Tuesday, March 17, 2020

June 24, 2019 – Isafjordur, Iceland – Cold, Cloudy – 50s

Port Note:  Isafjordur is the capital of the West Fjords and has a population of 3500 inhabitants. The West Fjords is Iceland’s least populated region containing 9600 folks in an area of 9520 square kilometers. The region, while brimming with natural beauty is also a dangerous area, prone to rock slides and killer avalanches.  An avalanche in 1995 devastated the village of Sudavik killing 14 inhabitants.  Sensors now dot the hillsides giving residents an early warning of an impending avalanche.  Tunnels have been constructed to bypass roads with rockslide dangers.

Not a restful night.

Anchored today – “Water Shuttles” will ferry people to the city (not tenders but water shuttles).

I was getting ready to go upstairs for breakfast at 7 AM, when an announcement came into our stateroom (following the annoying chimes) telling us that the ship had arrived and then a few minutes later to tell us the tenders were starting to run.  So while that scared me, it woke up Ellen.  I stopped by Guest Services to tell them what happened and they said they would take care of it since the announcements originated from their department.

The area is quite dramatic with the fjord and the mountains and the town nestled at the bottom of the mountain.

I had a little of everything for breakfast – a little oatmeal, chocolate chip pancakes with diet syrup, one fried egg, and one biscuit.  Didn’t really finish any of these items but they were all very good.

I had the morning off so I caught up with this trip log while having an iced decaf skinny latte upstairs. 

We have a tour in the afternoon but we wanted to see a little of the town before our tour started so we had a very late brunch (just before they closed to set up for lunch) – a half bagel with lox, a waffle with cottage cheese and my special sour cream, and a biscuit.  This way, lunch wouldn’t be an issue.

We took the shuttle into town around 12 Noon – 

the ride was smooth and pretty short.  There are several ships here today including the Fred Olson Bodecca and the HAL Rotterdam (anchored right behind us).  The Ponant Le Champlain joined us later in the day and managed to get a berth.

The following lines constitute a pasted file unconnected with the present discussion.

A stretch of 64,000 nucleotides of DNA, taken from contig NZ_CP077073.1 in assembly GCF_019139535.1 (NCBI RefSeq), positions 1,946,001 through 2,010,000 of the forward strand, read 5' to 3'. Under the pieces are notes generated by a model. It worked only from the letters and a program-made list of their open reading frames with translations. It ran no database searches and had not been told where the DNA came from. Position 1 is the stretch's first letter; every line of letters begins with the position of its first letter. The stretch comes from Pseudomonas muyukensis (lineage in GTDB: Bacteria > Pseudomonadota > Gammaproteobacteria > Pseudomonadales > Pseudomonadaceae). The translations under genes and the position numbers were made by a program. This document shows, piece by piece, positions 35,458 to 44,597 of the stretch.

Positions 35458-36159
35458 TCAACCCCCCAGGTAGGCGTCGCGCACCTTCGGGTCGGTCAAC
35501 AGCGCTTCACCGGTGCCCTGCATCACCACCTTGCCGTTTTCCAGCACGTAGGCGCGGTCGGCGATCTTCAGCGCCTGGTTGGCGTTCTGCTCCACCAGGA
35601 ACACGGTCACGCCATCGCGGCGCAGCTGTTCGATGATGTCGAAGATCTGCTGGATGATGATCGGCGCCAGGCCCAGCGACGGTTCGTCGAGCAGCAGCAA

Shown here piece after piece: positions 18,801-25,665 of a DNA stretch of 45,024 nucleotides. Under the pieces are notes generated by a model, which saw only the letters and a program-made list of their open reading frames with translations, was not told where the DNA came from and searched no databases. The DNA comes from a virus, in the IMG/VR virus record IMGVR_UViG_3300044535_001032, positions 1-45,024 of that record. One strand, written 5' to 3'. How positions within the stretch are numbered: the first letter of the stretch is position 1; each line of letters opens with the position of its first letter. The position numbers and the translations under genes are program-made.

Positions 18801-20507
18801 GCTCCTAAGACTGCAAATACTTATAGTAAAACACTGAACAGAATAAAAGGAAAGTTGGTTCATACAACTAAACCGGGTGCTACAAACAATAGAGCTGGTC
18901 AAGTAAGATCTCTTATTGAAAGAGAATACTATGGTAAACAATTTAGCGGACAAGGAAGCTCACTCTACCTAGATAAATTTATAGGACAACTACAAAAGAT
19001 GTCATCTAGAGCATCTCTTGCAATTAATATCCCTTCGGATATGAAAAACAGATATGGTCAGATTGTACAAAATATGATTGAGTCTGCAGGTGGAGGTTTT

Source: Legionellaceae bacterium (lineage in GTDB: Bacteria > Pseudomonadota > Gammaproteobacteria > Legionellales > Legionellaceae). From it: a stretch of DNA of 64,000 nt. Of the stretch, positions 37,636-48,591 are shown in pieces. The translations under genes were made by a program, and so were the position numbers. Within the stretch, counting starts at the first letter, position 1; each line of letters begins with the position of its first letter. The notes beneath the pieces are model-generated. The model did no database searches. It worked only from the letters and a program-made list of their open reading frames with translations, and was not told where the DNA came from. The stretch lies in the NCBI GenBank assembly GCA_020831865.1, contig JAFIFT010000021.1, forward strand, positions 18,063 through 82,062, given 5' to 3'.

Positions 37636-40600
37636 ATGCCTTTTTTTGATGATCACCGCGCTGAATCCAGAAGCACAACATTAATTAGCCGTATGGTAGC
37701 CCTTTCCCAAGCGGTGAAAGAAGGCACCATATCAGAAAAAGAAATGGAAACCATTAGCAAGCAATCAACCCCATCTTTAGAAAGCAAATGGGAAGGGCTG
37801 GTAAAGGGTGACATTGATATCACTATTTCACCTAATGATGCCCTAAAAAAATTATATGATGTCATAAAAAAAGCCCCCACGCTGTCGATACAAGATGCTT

The shuttle port, which was located in the marina,

is several blocks from the center of town.  We checked out a number of stores and finally found an Iceland magnet.

I needed facilities and the owner of a restaurant kindly let me use the store’s. I felt I should buy something so I bought a coffee (had to use my debit card because my credit card didn’t work) for about $3 (the coffee was tiny – maybe 6 ounces).  We then walked back to the shuttle port to catch our bus for our tour – “Arctic Fox Center and Icelandic Folk Music Performance”.  We had about 20 guests and six folks from the ship on this tour.

Michelle was our guide (she is an American Ex-pat) – she had the unfortunate luck to have her mic not work, so she stood in the middle of the bus and hoped that people could hear her.  We drove out of town to the tiny village of Sudavik (population 200 and the home of our guide).  There, our first stop was the church (“The Stolen Church” –

named so since the materials were taken from another church) where a local girl (maybe a teenager) in traditional dress sang three Icelandic songs for us.

We then headed for “The Valley”, a location that marked the end of the fjord.

There were waterfalls and high mountains and lots of spectacular scenery.  

Our next stop was a non-functioning restaurant where we were served some rhubarb pastries and watched a sad video describing the devastating 1995 avalanche that killed 14 inhabitants of Sudavik and injured more than 30 others.  The entire island and other countries mobilized to find survivors in extremely horrible weather conditions. 

Our final stop was the “Arctic Fox Museum”.  There was a live fox 

and several stuffed foxes in the museum. My back (actually my leg because of my re-injured disc) was becoming a problem so I used my phone and an app to text my orthopedist back in the states (the time difference was five hours so his office was available) - I got a return text and set up an appointment with him (using the app) when I get back.  Amazing.

From the museum, we drove about 20 minutes to the pier, where we caught the last shuttle back to the ship.

The sail away was, as expected, scenic and I captured it from the chilly open deck.

We changed and had dinner in the Club Dining Room.  I had ordered Pasta Pesto through the Head Waiter at lunch.  The pasta was perfect and along with the double Cesar Salad was the perfect meal – no dessert tonight.

Showtime tonight featured comedian, Jim Brewsky – a black Jewish comic.  He has returned to the states after living in the Far East (e.g. Hong Kong).  We had never seen him before but he seems to struggle to get laughs and some of his stuff was cringe worthy.  He tried to get into a little current political humor (fitting because he had been away since 2016) but he just didn’t click. The “Jewish-Black” angle didn’t work either. 

We left early and headed back to the room – we were simply too tired.

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